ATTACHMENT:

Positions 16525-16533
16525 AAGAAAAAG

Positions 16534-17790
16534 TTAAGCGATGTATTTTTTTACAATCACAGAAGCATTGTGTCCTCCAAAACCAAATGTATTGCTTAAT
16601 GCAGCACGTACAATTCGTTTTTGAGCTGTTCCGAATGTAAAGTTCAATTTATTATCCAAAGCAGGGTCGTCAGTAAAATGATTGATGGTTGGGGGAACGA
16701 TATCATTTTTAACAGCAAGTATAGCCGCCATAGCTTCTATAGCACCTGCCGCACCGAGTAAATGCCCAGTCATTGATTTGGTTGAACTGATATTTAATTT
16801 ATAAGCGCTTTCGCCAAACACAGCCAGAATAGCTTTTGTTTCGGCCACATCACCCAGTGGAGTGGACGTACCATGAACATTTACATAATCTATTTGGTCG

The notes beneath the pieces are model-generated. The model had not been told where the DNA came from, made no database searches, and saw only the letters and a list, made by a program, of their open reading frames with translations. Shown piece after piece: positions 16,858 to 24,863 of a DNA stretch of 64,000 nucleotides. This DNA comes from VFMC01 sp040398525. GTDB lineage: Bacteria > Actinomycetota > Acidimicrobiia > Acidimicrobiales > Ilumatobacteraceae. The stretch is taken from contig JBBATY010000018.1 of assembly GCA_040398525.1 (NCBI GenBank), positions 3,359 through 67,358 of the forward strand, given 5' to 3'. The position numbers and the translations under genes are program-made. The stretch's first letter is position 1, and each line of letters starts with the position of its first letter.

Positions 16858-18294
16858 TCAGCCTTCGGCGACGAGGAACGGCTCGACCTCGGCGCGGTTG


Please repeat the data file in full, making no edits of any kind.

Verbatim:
Positions 16525-16533
16525 AAGAAAAAG

Positions 16534-17790
16534 TTAAGCGATGTATTTTTTTACAATCACAGAAGCATTGTGTCCTCCAAAACCAAATGTATTGCTTAAT
16601 GCAGCACGTACAATTCGTTTTTGAGCTGTTCCGAATGTAAAGTTCAATTTATTATCCAAAGCAGGGTCGTCAGTAAAATGATTGATGGTTGGGGGAACGA
16701 TATCATTTTTAACAGCAAGTATAGCCGCCATAGCTTCTATAGCACCTGCCGCACCGAGTAAATGCCCAGTCATTGATTTGGTTGAACTGATATTTAATTT
16801 ATAAGCGCTTTCGCCAAACACAGCCAGAATAGCTTTTGTTTCGGCCACATCACCCAGTGGAGTGGACGTACCATGAACATTTACATAATCTATTTGGTCG

The notes beneath the pieces are model-generated. The model had not been told where the DNA came from, made no database searches, and saw only the letters and a list, made by a program, of their open reading frames with translations. Shown piece after piece: positions 16,858 to 24,863 of a DNA stretch of 64,000 nucleotides. This DNA comes from VFMC01 sp040398525. GTDB lineage: Bacteria > Actinomycetota > Acidimicrobiia > Acidimicrobiales > Ilumatobacteraceae. The stretch is taken from contig JBBATY010000018.1 of assembly GCA_040398525.1 (NCBI GenBank), positions 3,359 through 67,358 of the forward strand, given 5' to 3'. The position numbers and the translations under genes are program-made. The stretch's first letter is position 1, and each line of letters starts with the position of its first letter.

Positions 16858-18294
16858 TCAGCCTTCGGCGACGAGGAACGGCTCGACCTCGGCGCGGTTG